. . .if we linger long enough with anything, the truth of its significance is bound to be revealed. For whatever reason, I feel like John D'Agata wrote a very personal message when he signed my copy of About a Mountain, though in reality, 'To Kameron, from whom I expect great things,' is rather generic.… Continue reading ‘About a Mountain’ by John D’Agata
I have to admit: I'm biased when it comes to The Last Days of Oscar Wilde. John Vanderslice is one of my professors, so I was determined to read the book even if I hated it. But, lucky for me, the book is beautiful and heartbreaking. I have known Oscar Wilde the author and playwright… Continue reading The Last Days of Oscar Wilde by John Vanderslice
I have Nightbird Books to thank for this lovely short story collection because without them, I never would have found it. The Redemption of Galen Pike by Carys Davies contains stories that never quite go the way you expect them to, stories that I felt the need to sit with and linger over, stories that… Continue reading ‘The Redemption of Galen Pike’ by Carys Davies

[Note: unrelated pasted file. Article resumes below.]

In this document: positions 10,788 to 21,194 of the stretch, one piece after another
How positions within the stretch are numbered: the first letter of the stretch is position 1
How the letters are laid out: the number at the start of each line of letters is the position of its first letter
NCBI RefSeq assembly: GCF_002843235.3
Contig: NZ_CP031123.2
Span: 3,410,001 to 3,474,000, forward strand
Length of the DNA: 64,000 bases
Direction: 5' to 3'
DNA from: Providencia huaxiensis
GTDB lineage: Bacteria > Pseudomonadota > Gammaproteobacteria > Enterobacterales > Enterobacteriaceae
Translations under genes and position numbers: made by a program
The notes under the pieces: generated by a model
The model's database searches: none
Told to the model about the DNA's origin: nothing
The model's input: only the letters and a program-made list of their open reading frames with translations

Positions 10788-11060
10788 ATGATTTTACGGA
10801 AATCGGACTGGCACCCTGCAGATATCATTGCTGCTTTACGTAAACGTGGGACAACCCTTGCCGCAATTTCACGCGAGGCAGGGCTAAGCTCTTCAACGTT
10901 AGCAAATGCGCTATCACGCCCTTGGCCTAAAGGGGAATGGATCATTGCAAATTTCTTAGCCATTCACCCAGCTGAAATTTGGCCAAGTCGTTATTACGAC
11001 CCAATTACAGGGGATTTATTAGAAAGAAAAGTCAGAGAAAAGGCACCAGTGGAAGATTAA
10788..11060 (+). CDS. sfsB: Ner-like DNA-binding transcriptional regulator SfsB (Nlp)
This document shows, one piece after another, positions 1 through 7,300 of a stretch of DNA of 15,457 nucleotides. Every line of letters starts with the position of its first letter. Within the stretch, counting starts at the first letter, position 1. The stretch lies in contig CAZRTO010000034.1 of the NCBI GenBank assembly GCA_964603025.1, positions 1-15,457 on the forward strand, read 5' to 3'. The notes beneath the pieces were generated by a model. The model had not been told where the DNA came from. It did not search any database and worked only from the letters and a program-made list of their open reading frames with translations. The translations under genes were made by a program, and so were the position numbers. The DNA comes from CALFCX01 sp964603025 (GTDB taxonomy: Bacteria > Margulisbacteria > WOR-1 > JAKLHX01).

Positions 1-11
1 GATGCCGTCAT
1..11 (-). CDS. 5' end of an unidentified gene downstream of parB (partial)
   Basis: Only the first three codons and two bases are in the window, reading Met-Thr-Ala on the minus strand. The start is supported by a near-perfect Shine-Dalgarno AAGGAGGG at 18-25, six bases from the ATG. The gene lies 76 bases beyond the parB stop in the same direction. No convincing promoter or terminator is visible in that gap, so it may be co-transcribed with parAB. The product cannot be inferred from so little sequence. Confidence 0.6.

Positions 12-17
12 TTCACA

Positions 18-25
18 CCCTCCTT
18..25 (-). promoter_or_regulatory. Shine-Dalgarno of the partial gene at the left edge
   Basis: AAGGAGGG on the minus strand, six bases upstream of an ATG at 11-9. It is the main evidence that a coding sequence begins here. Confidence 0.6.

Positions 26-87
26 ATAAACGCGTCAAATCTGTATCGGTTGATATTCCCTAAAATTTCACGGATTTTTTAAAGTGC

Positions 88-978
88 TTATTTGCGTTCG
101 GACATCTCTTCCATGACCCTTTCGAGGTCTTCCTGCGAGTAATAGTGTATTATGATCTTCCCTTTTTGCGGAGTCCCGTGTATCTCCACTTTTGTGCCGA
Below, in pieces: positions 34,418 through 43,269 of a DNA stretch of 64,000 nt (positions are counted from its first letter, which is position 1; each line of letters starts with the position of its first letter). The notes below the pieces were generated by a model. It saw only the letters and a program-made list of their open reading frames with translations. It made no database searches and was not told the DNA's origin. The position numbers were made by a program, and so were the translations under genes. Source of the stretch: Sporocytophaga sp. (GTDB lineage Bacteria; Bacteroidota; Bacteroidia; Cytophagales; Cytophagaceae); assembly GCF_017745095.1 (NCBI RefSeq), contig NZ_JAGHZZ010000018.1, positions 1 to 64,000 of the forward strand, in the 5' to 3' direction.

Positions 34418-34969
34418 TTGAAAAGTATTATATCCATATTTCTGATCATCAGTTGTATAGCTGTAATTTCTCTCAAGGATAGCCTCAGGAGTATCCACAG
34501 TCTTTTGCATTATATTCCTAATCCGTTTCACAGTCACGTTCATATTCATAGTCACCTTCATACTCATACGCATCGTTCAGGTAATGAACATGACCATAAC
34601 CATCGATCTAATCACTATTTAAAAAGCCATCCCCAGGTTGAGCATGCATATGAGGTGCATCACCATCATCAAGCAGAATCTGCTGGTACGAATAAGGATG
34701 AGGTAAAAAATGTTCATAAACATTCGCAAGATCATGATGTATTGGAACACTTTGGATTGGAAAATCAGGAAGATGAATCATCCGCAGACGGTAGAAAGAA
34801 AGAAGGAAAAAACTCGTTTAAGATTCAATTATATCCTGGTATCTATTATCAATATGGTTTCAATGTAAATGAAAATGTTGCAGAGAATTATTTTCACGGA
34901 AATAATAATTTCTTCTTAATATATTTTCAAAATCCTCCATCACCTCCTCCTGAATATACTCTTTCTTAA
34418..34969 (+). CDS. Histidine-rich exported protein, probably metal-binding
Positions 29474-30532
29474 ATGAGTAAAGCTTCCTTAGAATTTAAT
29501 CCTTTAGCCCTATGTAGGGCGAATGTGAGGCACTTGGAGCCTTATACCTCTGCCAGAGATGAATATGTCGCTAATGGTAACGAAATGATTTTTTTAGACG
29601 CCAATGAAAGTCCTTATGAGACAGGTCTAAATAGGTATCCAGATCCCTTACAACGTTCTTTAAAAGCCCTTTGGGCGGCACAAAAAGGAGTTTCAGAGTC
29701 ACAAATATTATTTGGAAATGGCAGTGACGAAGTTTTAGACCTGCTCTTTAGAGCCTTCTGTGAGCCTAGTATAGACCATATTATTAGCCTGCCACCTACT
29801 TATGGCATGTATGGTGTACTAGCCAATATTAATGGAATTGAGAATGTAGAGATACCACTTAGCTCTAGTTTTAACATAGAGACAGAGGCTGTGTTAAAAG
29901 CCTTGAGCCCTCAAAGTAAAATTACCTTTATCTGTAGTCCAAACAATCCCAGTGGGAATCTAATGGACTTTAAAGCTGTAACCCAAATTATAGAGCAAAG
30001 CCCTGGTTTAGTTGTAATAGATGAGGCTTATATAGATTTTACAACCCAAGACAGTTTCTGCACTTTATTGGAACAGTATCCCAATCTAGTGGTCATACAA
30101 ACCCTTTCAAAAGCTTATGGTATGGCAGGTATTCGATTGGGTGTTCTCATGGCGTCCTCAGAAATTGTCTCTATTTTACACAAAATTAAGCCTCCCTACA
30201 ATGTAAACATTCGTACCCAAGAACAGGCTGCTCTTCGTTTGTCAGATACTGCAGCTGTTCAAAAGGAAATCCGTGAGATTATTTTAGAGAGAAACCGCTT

I've read The Night Circus by Erin Morgenstern before. I'm not sure when, exactly, but I'm pretty sure it was in high school. I absolutely loved this book. In re-reading it, I still loved it, even though moments I remembered as being incredible fell flat and moments I didn't remember at all struck me as profound. Yes,… Continue reading ‘The Night Circus’ by Erin Morgenstern
The thing about a book like Locking Up Our Own is that it can leave you feeling a tad helpless. Not that James Forman Jr. didn't try his best. The call to action at the end of the book is lovely. But it's not a particularly uplifting read (hence it's pairing with beer instead of the usual… Continue reading ‘Locking Up Our Own’ by James Forman Jr.
I'll be honest: I have not read every single short story in The Visiting Privilege by Joy Williams. But, I don't think I have to read every single one to say that this is a collection worth having. I've actually met Joy Williams in all of her sunglass wearing, leather-skinned, intimidating as hell glory. I attended… Continue reading ‘The Visiting Privilege’ by Joy Williams
The Four Agreements by Don Miguel Ruiz is a bit unusual in that it's not exactly creative nonfiction. It's more of a self-help type thing. Is that usually what I post about on this blog? Nope. But I'm a writer with a zero percent acceptance rate right now. I could use a little help. As always, I… Continue reading ‘The Four Agreements’ by Don Miguel Ruiz